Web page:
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I’m constantly surprised at how many people shop for a chorus pedal without actually understanding what they do and how they enhance your sound.
A chorus duplicates what you are playing. Often you will see it being described as “sounding like there are more guitars”.
When you have more than one guitarist, each brings its own tone and tuning and timing to the song. Their guitars will blend and harmonize, creating a tone that is clearly different than one guitar playing by itself.
To a certain degree, the chorus effect sounds similar. A chorus pedal rapidly repeats the note played. There is a little “rate” knob that lets you turn it up for more a more blended sound, or to slow it down for a more exaggerated effect.
Some people compare the chorus sound to the delay. However, it tends to be more harmonic thanks to additional pitch modulation where the delay is primarily a repeating of your note.
Flanger is another similar sound, but is darker, has a shorter delay, and gives the note more tremolo. It also gets this “whooshing” noise going on that can be really noticeable if you listen to a chorus pedal and a Flanger side by side.
However, when a flanger is set at a moderate volume, it can be really hard to tell the difference.
I find a well-adjusted pedal to sound quite “shimmery”. for a more shimmery effect. Ethereal, even.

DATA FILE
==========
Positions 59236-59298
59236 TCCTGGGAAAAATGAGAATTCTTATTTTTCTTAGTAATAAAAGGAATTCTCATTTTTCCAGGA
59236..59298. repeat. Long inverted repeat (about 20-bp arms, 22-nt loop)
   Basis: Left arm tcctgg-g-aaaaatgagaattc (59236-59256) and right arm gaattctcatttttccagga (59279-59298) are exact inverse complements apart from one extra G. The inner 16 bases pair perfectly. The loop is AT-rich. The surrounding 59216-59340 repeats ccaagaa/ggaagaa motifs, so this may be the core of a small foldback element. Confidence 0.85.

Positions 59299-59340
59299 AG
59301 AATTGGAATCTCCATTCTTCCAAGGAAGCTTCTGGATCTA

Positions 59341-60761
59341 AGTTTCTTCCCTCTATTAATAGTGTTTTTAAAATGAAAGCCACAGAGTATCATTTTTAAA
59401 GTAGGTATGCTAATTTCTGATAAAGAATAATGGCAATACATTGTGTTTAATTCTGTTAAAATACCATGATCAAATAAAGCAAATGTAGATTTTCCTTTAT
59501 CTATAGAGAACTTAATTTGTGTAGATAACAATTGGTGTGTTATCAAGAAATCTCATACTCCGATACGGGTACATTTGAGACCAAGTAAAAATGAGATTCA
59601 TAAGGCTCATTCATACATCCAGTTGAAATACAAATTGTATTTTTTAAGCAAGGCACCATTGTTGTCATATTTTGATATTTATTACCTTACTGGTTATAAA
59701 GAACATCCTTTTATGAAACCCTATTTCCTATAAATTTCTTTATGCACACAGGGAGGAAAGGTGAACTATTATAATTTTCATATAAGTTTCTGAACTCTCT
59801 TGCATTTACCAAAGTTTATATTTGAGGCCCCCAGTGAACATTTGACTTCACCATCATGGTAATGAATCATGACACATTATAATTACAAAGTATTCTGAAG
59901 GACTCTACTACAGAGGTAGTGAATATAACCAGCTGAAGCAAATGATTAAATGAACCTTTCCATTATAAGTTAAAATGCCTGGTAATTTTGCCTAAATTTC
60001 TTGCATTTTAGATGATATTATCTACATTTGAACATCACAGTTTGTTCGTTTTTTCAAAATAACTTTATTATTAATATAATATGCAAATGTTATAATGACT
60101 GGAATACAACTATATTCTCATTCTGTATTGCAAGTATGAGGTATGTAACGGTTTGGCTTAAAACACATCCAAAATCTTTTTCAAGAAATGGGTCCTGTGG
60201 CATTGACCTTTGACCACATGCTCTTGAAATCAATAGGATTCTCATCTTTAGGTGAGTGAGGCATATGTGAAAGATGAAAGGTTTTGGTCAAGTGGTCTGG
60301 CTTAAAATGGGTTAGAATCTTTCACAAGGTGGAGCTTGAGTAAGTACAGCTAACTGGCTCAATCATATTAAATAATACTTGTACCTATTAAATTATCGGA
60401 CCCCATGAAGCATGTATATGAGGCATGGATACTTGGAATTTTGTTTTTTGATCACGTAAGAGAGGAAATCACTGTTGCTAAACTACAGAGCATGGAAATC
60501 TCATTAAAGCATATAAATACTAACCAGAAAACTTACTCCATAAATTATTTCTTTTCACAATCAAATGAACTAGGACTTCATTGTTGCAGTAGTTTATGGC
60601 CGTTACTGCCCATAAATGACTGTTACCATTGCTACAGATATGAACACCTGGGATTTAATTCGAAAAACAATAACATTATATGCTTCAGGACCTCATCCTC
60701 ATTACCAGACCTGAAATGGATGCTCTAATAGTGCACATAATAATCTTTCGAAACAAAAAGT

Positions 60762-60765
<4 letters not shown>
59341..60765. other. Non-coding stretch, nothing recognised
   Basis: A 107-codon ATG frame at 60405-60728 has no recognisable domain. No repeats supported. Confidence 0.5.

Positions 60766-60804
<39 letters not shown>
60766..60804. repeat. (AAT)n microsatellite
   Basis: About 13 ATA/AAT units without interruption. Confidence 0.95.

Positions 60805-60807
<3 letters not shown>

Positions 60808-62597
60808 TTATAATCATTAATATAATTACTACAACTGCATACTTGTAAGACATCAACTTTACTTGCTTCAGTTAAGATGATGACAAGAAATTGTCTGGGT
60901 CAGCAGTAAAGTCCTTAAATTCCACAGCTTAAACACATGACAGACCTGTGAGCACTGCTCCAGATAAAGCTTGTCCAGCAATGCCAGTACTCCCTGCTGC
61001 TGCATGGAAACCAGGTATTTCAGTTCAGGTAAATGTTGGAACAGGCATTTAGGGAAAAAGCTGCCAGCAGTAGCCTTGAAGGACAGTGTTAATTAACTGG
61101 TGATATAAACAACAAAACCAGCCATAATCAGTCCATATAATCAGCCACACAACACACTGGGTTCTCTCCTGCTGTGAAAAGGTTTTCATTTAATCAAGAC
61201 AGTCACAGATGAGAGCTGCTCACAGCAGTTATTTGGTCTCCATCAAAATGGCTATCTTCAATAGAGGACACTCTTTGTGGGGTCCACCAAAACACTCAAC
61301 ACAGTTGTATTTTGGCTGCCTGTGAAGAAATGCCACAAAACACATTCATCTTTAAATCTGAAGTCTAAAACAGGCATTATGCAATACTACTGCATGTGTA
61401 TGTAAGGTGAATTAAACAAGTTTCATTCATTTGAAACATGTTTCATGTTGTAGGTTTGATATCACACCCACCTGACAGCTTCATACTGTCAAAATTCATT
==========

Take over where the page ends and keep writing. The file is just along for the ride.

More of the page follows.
In the late 1970’s Boss was the first one to come out with a chorus pedal in stompbox form. The CE-1 was huge and unwieldy… and launched what is not one of the top gear companies.
Nirvana is who everyone points to for a great example of the use of chorus in music. But they actually used a flanger to create those sounds. The Police is probably a better example of this style of work in pop music (I like “Walking On The Moon” if you want to hear the effect. The Pretenders “Brass in Pocket” is another great one with the subtle use in the background).
So you can see that even when playing in a full band, it can be a great way to add some depth to a certain element of the song, whether that be the rhythm or a solo piece.
Our Guide To The Top Recommended Chorus Pedals Available in 2017
Ready to got your new accesory headed your way? Choosing one of these picks may get you there quickly!
1. The MXR M234
I know that a lot of my readers could probably argue with me on my choice here, but you cannot argue against the M234 being a solid pedal.
When it comes to subcompact units, I’ve been increasingly dissatisfied with the sound they produce.
It just seems like so much has been lost through the years with each company trying to make a pedal cheaper than the next guy (I’m looking at you, Joyo)
And while these cheaper often last well, I just find that there is something intangible missing from their sound.
This MXR delivers one of the most warm and reverberant tones out there.
For those doing covers or looking for a more “analog” sound, I feel like this one mimics the effects systems of the 70’s and 80’s better than about any other unit out there.
The equalizer knobs give you some additional tonal control not often found in the competition and it enables you to truly customize your sound. Other brands also offer EQ control, but this one seems more accurate than most of the rest.